One outstanding specimen well worthy of close scrutiny is a Rutile with Quartz and Chlorite from Ticino in Switzerland. The Rutile is a lustrous metallic reddish-bronze and occurs as rich carpets of reticulated acicular crystals coating and included within the Quartz crystals, some of the latter being developed to over 4 cm. This cabinet specimen is accompanied with an 'F.H. Butler, late Talling, Mineralogist' label, addressed '180, Brompton Road, London, S.W.' Francis Butler labels with this particular address (180) date between 1884 and 1887. This is an incredibly rich example of reticulated Rutile and is quite spectacular.

More rapidly mentioning some of our European specimens, we have a Calcite included with Boulangerite from Cavnic mine in Romania and two quite different specimens of Calcite with iridescent Pyrite from Príbram in the Czech Republic. And from Germany, a rich Native Bismuth from Schneeberg; Fluorite with Quartz from Erika mine at Säulnhof; oily green Pyromorphite crystals on Baryte from Heilige Dreifaltigkeit mine in Saxony and a beautiful miniature Baryte with golden honey terminations from the Pöhla-Tellerhäuser mine, also in Saxony.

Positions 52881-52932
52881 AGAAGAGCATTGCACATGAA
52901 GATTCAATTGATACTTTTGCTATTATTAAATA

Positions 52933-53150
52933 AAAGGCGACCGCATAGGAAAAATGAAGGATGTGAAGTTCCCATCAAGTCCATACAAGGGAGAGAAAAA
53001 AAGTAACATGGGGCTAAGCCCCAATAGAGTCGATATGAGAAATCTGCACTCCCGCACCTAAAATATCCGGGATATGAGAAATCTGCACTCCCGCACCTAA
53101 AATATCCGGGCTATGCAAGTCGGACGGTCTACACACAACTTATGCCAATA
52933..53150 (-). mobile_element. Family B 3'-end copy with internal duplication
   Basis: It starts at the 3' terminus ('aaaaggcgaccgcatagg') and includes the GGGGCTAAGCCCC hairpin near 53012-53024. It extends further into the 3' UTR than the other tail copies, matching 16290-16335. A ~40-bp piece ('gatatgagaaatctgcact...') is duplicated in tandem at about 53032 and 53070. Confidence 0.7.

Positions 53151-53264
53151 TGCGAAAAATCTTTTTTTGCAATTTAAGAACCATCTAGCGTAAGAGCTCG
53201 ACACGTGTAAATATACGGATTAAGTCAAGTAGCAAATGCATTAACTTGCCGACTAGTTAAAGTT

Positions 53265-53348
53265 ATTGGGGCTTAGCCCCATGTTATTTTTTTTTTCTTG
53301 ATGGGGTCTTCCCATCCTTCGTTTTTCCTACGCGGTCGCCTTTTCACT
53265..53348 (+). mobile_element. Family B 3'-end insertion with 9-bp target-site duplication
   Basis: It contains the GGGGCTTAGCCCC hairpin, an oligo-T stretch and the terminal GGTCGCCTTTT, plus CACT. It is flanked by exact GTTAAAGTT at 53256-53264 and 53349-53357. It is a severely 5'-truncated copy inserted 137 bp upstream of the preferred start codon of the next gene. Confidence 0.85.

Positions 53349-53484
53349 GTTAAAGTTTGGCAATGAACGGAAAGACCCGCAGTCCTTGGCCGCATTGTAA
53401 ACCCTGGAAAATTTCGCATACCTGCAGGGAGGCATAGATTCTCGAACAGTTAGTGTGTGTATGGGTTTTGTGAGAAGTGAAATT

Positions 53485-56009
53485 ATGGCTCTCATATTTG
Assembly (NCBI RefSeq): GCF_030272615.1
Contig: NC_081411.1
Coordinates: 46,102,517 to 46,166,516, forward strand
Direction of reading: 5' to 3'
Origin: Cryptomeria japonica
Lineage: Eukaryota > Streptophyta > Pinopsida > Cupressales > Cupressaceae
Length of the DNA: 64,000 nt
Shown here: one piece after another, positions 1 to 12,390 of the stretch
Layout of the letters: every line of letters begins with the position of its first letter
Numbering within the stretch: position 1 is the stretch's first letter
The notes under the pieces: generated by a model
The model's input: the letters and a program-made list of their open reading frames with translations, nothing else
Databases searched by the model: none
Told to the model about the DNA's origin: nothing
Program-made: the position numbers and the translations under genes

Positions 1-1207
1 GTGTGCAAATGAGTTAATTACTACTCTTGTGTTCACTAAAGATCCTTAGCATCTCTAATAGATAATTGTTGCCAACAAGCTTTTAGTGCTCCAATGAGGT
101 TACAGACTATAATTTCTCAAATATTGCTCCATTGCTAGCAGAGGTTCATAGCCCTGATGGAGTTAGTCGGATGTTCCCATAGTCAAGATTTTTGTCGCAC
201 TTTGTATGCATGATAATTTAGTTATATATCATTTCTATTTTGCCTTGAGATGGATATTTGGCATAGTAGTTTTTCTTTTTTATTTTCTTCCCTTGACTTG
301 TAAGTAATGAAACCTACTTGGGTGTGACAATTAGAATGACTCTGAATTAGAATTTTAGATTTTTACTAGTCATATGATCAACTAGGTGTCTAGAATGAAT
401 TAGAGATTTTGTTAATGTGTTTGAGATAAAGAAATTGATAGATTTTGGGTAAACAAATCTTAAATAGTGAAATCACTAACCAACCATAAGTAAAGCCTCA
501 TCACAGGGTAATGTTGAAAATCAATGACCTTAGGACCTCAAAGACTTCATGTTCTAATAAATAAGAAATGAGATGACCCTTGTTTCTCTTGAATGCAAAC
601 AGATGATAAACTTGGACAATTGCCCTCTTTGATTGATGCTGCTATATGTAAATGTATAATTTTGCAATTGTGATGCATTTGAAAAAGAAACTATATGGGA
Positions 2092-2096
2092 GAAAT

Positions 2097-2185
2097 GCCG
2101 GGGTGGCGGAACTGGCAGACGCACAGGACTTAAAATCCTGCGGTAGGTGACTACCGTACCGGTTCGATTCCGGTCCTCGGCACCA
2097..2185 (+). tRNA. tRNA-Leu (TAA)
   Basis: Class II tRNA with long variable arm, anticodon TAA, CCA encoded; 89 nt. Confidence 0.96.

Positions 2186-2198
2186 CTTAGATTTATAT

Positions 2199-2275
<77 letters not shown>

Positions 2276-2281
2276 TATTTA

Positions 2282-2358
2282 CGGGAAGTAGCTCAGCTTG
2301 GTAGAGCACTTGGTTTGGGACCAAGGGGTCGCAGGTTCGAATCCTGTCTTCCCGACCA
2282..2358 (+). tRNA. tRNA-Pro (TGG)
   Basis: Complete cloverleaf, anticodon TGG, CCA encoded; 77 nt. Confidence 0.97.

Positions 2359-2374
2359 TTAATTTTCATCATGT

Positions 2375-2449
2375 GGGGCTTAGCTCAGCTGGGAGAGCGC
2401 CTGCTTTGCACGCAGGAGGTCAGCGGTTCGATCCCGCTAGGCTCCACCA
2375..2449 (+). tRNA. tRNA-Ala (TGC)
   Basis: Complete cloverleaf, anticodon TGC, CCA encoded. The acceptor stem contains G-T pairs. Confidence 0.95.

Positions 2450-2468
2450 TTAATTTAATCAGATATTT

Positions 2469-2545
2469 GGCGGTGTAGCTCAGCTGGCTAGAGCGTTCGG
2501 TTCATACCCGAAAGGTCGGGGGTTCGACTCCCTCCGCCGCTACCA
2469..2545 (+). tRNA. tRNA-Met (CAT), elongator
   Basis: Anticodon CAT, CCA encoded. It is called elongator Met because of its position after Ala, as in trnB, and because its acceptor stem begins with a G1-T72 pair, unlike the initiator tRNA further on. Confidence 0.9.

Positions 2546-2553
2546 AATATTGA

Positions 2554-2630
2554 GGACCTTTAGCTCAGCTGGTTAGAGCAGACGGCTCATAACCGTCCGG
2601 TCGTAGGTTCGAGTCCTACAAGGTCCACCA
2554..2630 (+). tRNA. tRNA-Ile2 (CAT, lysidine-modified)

Let’s end with two very different specimens from opposite sides of the globe. From Pasto Bueno in Peru, bright, metallic silver Galena crystals form multiple spinel twins of up to 2 cm with an infilling of dull, whitish-silver Marcasite between crystals. Scattered between these are glassy bundles of delicate colourless to milky white Baryte crystals. Then, finally to China and a subtly tinted green, lilac and colourless group of octahedral Fluorite crystals from the Xianghualing mine in Hunan Province. The distorted octahedrons produce a display of predominantly triangular faces (up to 5.5 cm), essentially colourless with lilac outer zones with pale, pastel peppermint green cores.

Over the summer holiday period we have set the total number of specimens in each update at 15 and will continue to offer a broad selection from both Britain and worldwide. Enjoy looking through today’s selection; there are many terrific specimens just waiting for you to discover! PT.


If you'd like to see a video of any of the specimens listed above then please contact us at and we'll be happy to assist you. We endeavour to respond to all enquires within 24 hours during weekdays, however at the weekend it might take us a little longer to respond.



We return to West Springfield, Massachusetts for the East Coast Gem, Mineral & Fossil Show which takes place on Friday, August 12 through to Sunday, August 14. Admission for the show is $10.00 (Under 13 free with adult) and Crystal Classics will be located at space 129 in the shows retail section. Doors open 10am-6pm on Friday and Saturday and 10am-5pm for the Sunday.


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Author: JH, PT